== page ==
There may be even more trouble ahead – last week’s announcement of Subsidised Loans

Last Thursday, George Osborne, Chancellor of the Exchequer, and the Governor of the Bank of England, Mervyn King, jointly announced a new measure to stimulate economic growth. They also, importantly, did not rule out more quantitative easing.

Mr King prescribed a recipe of subsidised credit, estimated to be worth about £80bn –already known as ‘funding for lending‘. Technically, it consists of auctions by the Bank of England of loans totalling a minimum of £5bn a month for 6 months at a minimum rate of the Bank Rate plus 25 basis points (currently 0.75 per cent).

They feel this is required because the volume of loans to non-financial companies has been falling since the onset of the crisis: the chart below shows that less money has been loaned than the month before, almost every month, since February 2009.

Monthly changes

Continue reading

Social care expenditure in the context of informal caring

The funding of the social care system is very much up in the policy and political agenda, but it is seldom related to or put into the context of informal, voluntary caring. Let’s have a look at some numbers.

Public spending on social care services on people aged 65 and over, net of any fees and charges paid by clients, amounted to roughly £7.5 billion in 2010. This includes the assessment and care management, the placements in nursing and residential care homes, the provision of supported accommodation, home care and day care services, equipment and adaptations, community meals and other community services, as well as any direct payments.

We looked into the Survey of Carers in Households in England 2009/10, which reports the prevalence of informal caring –that is, excluding people providing care in a professional capacity. In this survey, carers are defined as those people who identify themselves as having extra responsibilities of looking after someone who has a long-term physical or mental ill health or disability, or problem related to old age.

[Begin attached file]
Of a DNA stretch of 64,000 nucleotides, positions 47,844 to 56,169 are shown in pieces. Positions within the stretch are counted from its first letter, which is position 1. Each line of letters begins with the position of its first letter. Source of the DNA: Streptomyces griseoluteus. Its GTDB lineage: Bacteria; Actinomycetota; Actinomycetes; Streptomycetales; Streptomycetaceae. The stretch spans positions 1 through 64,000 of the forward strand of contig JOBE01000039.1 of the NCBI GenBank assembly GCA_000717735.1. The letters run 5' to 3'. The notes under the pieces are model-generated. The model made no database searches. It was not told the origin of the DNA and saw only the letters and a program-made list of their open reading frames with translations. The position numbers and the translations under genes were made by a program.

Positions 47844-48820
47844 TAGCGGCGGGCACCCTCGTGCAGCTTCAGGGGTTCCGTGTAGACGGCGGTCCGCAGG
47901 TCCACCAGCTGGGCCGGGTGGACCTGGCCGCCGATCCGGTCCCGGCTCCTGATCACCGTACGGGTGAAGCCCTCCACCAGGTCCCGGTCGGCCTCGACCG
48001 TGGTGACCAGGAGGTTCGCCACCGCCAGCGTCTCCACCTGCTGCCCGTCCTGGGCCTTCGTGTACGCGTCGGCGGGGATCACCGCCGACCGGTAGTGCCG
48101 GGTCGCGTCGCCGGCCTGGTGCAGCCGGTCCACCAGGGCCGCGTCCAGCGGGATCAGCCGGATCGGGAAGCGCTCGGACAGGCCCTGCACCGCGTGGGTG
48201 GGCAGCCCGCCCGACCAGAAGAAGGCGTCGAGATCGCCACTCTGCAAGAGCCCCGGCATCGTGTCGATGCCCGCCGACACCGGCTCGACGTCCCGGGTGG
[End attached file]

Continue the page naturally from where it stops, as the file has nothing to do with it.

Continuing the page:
The survey shows that around 8 per cent of people aged 65-69 provide informal care for at least 20 hours a week (the preferred measure for statistical reasons), and this figure goes up to 15 per cent among those aged 75 or over. Incidentally, only 3 per cent of informal carers look after someone due to old age.

Using the population estimates from the ONS, we estimated that around 1 million people aged 65 and over are providing care for at least 20 hours a week -equivalent to 11% of all people in this age group.

If we adopted the most conservative figure of only 20 hours a week (and remember that the survey measures ‘at least 20 hours’), we would estimate that in a whole year, people aged 65 and over provide around 1.04 billion hours of informal, voluntary care.

When economists are pressed to translate voluntary care in monetary terms, we tend to use the minimum wage, which currently stands at £6.08 an hour. Multiplying the minimum wage by the number of hours of informal caring annually provided by the 65 plus, we get a grand total of £6.3 billion. That is, £6.3 bn worth of services foregone by older people. Over six billion pounds that are not computed in the gross domestic product, and that tend to go unnoticed in the current discussions about the care system.

More to the point, it is equivalent to 84 per cent of total net expenditure on social care on older people. In other words, the 65 plus are generating for free services equivalent to 84 per cent of all the public spending on social care on this very age group. 84 per cent! And that’s a very conservative estimate…

Age UK are calling on the Government to reform the adult social care system. Find out more about Age UK’s Care in Crisis campaign and how to sign up to our petition.